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Atelectasis: Types and pathogenesis in adults

Atelectasis: Types and pathogenesis in adults
Author:
Paul Stark, MD
Section Editor:
Nestor L Muller, MD, PhD
Deputy Editor:
Geraldine Finlay, MD
Literature review current through: May 2024.
This topic last updated: Nov 07, 2023.

INTRODUCTION — Atelectasis describes the loss of lung volume due to the collapse of lung tissue. It can be classified according to the pathophysiologic mechanism (eg, compressive atelectasis), the amount of lung involved (eg, lobar, segmental, or subsegmental atelectasis), or the location (ie, specific lobe or segment location).

The classification of atelectasis according to the pathophysiologic mechanism is reviewed here, as are the mechanisms of each type of atelectasis. Radiologic manifestations of atelectasis are described separately. (See "Radiologic patterns of lobar atelectasis".)

TYPES OF ATELECTASIS — Atelectasis can be divided pathophysiologically into obstructive and nonobstructive atelectasis.

Obstructive atelectasis — Obstructive (ie, resorptive) atelectasis is a consequence of blockage of an airway [1]. Air retained distal to the occlusion is resorbed from nonventilated alveoli, causing the affected regions to become totally gasless and then collapse. The rate at which this occurs depends upon several factors, particularly the amount of collateral ventilation and the composition of inspired gas.

Obstruction of a segmental bronchus is less likely to result in segmental atelectasis than obstruction of a lobar bronchus is to produce lobar atelectasis. This difference is the consequence of collateral ventilation between segments within a lobe. Collateral ventilation occurs via three distinct channels (the pores of Kohn, canals of Lambert, and fenestrations of Boren) and all of these channels must be obliterated for obstructive atelectasis to occur. Such collateral ventilation does not occur between lobes, unless the interlobar fissures are incomplete (which is the case in ≥50 percent of normal persons) [2]. Of note, collateral ventilation is age-dependent:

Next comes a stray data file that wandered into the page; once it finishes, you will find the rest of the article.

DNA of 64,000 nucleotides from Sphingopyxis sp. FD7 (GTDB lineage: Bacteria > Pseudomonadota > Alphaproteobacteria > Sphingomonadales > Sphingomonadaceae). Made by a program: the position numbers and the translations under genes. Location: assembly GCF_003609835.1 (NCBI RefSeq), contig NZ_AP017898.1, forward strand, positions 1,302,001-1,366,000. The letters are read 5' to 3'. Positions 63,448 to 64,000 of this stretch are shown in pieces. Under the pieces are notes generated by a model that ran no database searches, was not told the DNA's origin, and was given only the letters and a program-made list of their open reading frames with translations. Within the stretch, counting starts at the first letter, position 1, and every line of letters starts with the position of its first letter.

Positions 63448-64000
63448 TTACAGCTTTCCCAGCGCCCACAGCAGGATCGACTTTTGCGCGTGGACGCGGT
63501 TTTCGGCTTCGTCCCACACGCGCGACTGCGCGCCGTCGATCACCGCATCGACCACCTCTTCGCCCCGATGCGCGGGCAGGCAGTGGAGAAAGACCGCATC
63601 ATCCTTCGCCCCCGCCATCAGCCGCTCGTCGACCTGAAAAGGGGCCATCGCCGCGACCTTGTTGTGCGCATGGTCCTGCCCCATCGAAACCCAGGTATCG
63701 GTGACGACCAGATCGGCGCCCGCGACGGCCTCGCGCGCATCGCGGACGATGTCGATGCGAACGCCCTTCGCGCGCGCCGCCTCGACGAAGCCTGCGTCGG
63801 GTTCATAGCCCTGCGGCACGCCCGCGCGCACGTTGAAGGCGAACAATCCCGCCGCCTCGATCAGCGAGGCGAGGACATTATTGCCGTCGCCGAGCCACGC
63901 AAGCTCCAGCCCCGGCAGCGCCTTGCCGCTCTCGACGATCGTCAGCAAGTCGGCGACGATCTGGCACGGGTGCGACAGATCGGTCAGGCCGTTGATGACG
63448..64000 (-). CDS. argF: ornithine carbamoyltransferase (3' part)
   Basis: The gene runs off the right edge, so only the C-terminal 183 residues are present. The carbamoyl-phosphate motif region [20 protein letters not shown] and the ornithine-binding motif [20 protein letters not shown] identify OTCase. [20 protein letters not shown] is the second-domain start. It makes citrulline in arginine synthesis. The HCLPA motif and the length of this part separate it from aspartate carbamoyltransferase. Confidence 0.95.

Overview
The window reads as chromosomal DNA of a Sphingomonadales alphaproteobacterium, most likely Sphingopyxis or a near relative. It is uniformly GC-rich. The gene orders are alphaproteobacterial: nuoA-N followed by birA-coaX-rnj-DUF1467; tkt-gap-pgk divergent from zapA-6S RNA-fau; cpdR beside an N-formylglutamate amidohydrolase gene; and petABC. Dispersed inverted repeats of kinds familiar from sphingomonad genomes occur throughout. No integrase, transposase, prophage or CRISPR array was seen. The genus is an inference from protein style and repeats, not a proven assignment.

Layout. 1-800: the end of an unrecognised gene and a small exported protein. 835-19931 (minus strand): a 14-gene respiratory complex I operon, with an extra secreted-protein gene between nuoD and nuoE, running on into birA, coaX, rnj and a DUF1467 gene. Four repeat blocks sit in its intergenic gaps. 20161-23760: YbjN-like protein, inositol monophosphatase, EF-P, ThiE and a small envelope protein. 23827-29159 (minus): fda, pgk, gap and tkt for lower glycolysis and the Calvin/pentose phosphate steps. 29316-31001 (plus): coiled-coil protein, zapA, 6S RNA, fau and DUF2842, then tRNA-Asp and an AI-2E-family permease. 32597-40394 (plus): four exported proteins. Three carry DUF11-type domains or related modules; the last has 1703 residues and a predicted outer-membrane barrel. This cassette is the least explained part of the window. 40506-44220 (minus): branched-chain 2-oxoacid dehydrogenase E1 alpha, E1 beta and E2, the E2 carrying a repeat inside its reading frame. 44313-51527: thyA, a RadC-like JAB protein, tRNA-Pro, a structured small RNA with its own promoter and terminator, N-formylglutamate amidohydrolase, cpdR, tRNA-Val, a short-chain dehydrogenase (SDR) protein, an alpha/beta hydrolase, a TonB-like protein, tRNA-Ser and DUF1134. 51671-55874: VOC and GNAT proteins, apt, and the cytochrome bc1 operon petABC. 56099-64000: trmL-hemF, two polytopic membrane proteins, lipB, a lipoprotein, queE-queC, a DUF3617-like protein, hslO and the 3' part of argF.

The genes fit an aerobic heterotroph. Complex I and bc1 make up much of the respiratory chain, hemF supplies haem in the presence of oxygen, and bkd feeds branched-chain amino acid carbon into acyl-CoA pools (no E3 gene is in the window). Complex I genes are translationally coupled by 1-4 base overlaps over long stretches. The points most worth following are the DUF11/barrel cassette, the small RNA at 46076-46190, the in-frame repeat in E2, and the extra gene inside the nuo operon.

Children have poorly developed collateral pathways and, therefore, obstructive atelectasis can occur readily. This is why atelectasis is common in children who have aspirated a foreign body. (See "Airway foreign bodies in children", section on 'Imaging'.)

In contrast, older adults with emphysema have extensive collateral ventilation through fenestrae of Boren, which are larger than the pores of Kohn. This explains why an obstructing lesion, such as a tumor, may have a long latent period in adults before it causes atelectasis [3].

Patients who are breathing gas with a high fraction of inspired oxygen (FiO2) develop atelectasis more rapidly than patients who are breathing gas with a lower FiO2. Under normal conditions, the ambient air contains 79 percent inert nitrogen, which is in equilibrium with the nitrogen that is dissolved in pulmonary arteriolar and capillary blood. After complete occlusion of a bronchus, intraalveolar oxygen distal to the obstruction is rapidly reabsorbed along a steep pressure gradient into deoxygenated mixed venous blood. The pressure gradient forcing nitrogen into the mixed venous blood is minimal. Thus, nitrogen disappears slowly and acts like an alveolar splint or scaffolding, delaying the formation of atelectasis for several hours. In contrast, in patients who inhale gas with a high FiO2, the alveolar nitrogen is washed out. With less nitrogen in the alveoli at the moment of bronchial obstruction, atelectasis develops more rapidly, sometimes within minutes.

Nonobstructive atelectasis — Nonobstructive causes of atelectasis include loss of contact between the parietal and visceral pleurae, parenchymal compression, surfactant dysfunction, replacement of lung tissue by scarring or infiltrative disease, and strong vertical acceleration forces.

Relaxation — Relaxation (ie, passive) atelectasis ensues when contact between the parietal and visceral pleurae is eliminated [2]. While this is usually due to a pleural effusion or pneumothorax, a large emphysematous bulla can have a similar effect [4]. In this case, the residual physiologic elastic recoil of normal lung parenchyma allows the normal lung to pull away from the bulla with subsequent loss of volume.

Normal lung usually preserves its shape, even when its volume is decreased. This quality is called form elasticity and is the reason why relaxation atelectasis is more likely to be generalized than localized. Less frequently, the lobes of the lung may behave independently. As examples, the middle and lower lobes may shrink more than the upper lobe in the presence of a pleural effusion, while the upper lobe may be affected more by a pneumothorax [5]. The loss of contact between the visceral and parietal pleurae may be local in this setting, which may cause local rather than generalized atelectasis.